SGA debate: Candidates defend platforms

Destiny Hosmer and Priyanka Sharma

Staff Writers

Candidates seeking executive positions in the Student Government Association had the opportunity to defend their positions at a debate hosted by TrojanVision on Monday night.

Olivia Melton and Patrick Rodgers, the candidates running for SGA president, were first asked what they think is the most important responsibility of the president, and how they would be able to fulfill that responsibility.

Melton said that the president should be the primary form of contact for the student body and work to address common student complaints, such as the influx of high school students on campus during finals week.

“The president should be the voice of the students, to answer all questions, comments and concerns that they have,” Melton said.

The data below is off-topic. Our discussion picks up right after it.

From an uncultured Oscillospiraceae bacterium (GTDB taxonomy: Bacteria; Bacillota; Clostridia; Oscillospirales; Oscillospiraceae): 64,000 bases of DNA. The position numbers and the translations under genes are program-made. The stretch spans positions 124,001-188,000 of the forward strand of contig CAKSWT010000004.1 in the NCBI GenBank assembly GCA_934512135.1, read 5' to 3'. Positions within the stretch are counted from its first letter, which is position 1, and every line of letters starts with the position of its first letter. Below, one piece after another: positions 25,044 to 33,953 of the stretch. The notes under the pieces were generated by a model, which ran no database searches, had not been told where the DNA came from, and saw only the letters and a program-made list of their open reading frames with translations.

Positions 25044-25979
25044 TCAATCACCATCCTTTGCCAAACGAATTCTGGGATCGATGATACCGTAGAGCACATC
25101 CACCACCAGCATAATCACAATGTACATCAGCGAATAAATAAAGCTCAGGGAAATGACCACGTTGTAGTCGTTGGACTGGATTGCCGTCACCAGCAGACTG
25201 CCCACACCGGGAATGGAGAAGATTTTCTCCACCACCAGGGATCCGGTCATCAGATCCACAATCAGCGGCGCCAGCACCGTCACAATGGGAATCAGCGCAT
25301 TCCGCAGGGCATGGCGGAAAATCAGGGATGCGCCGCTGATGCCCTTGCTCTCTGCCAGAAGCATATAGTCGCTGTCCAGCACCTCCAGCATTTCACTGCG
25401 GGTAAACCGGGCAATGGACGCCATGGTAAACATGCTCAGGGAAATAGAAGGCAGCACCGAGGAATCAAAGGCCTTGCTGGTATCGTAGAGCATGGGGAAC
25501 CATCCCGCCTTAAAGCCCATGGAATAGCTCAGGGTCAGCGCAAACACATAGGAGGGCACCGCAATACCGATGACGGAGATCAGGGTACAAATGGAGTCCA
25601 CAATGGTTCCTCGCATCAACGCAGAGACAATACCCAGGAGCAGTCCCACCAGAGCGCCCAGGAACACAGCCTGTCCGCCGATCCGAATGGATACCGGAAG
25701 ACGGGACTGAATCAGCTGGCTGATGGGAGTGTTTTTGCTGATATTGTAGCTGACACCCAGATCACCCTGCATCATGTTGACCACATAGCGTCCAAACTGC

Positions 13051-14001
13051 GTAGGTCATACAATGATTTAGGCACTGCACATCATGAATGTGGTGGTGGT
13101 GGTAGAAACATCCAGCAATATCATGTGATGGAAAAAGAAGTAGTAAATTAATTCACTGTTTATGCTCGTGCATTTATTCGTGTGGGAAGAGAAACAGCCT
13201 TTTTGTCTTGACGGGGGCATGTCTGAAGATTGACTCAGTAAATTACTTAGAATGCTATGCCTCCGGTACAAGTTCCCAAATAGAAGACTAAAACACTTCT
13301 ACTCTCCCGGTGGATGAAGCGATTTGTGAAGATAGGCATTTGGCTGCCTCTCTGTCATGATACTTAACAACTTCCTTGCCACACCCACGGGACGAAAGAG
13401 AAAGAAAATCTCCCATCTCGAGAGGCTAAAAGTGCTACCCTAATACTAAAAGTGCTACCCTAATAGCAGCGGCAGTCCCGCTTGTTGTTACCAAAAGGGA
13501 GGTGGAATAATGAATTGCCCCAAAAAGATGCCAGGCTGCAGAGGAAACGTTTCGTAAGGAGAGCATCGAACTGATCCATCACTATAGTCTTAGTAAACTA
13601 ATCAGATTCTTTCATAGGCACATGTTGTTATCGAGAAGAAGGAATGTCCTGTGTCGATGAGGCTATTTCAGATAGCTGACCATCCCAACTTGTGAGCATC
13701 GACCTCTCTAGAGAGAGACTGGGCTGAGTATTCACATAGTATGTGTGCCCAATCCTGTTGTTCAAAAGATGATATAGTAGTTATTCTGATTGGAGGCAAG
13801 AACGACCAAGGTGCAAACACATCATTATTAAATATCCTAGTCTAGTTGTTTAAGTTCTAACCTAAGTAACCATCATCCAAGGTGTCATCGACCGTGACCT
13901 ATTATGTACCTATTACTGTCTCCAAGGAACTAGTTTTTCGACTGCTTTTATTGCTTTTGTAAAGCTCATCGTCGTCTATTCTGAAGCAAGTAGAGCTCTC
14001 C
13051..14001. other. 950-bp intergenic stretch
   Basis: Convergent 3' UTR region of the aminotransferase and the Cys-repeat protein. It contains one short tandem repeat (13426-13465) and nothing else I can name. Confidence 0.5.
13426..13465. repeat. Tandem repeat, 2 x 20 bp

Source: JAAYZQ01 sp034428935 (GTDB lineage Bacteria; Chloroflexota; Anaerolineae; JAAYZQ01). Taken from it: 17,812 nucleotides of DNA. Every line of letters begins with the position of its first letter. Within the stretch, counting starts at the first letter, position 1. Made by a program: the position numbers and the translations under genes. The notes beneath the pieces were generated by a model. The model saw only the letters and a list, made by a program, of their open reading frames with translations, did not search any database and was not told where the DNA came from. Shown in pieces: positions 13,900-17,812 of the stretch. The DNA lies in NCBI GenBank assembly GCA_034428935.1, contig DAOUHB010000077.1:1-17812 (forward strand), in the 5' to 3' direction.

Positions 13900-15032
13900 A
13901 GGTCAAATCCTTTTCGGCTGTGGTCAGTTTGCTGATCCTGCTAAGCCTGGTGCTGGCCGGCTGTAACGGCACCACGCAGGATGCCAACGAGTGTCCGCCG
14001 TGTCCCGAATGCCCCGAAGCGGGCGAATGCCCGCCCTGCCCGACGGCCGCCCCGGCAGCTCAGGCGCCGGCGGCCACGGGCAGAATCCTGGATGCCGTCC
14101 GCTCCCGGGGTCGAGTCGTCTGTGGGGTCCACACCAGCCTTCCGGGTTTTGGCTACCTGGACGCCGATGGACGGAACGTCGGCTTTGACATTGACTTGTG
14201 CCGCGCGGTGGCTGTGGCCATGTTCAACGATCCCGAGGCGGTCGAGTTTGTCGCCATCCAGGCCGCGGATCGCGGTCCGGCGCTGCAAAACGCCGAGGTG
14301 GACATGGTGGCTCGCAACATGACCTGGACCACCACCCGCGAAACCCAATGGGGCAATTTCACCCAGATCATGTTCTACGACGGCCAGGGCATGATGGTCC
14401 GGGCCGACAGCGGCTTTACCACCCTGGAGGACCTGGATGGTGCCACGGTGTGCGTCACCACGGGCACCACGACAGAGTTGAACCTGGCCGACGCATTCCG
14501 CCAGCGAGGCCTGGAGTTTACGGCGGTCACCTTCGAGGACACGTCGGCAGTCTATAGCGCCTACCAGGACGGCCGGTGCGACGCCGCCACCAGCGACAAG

Rodgers said that the main duty of the president is to act as a strong liaison between the students and the chancellor and Board of Trustees.

“Every senator has the opportunity to have a voice, but I believe that the president is more than just a voice,” Rodgers said. “We are allowed to sit in on those meetings and express those concerns that the students have.”

The candidates were also asked what they think needs to be the next major improvement at Troy.

Rodgers responded with what he referred to as the “parking situation,” saying that every large university has limited parking in comparison to student enrollment.

He said that his solution would be an increased push for the use of Troy transit among students.

Melton said that the next major improvement should be a revamp of how Troy looks at retention rates. Melton said that she could make sure that SGA does the research necessary to get the funding and improve the university and those rates.

The four candidates for Vice President of Campus Activities were first asked what ideas they have concerning welcome week and homecoming, events that the VPCA organizes.

Caitlin Smith said that she would like to see the amphitheater utilized for events during welcome week. She also said that an event where new students can learn more about their majors and meet the faculty would be a good idea as well.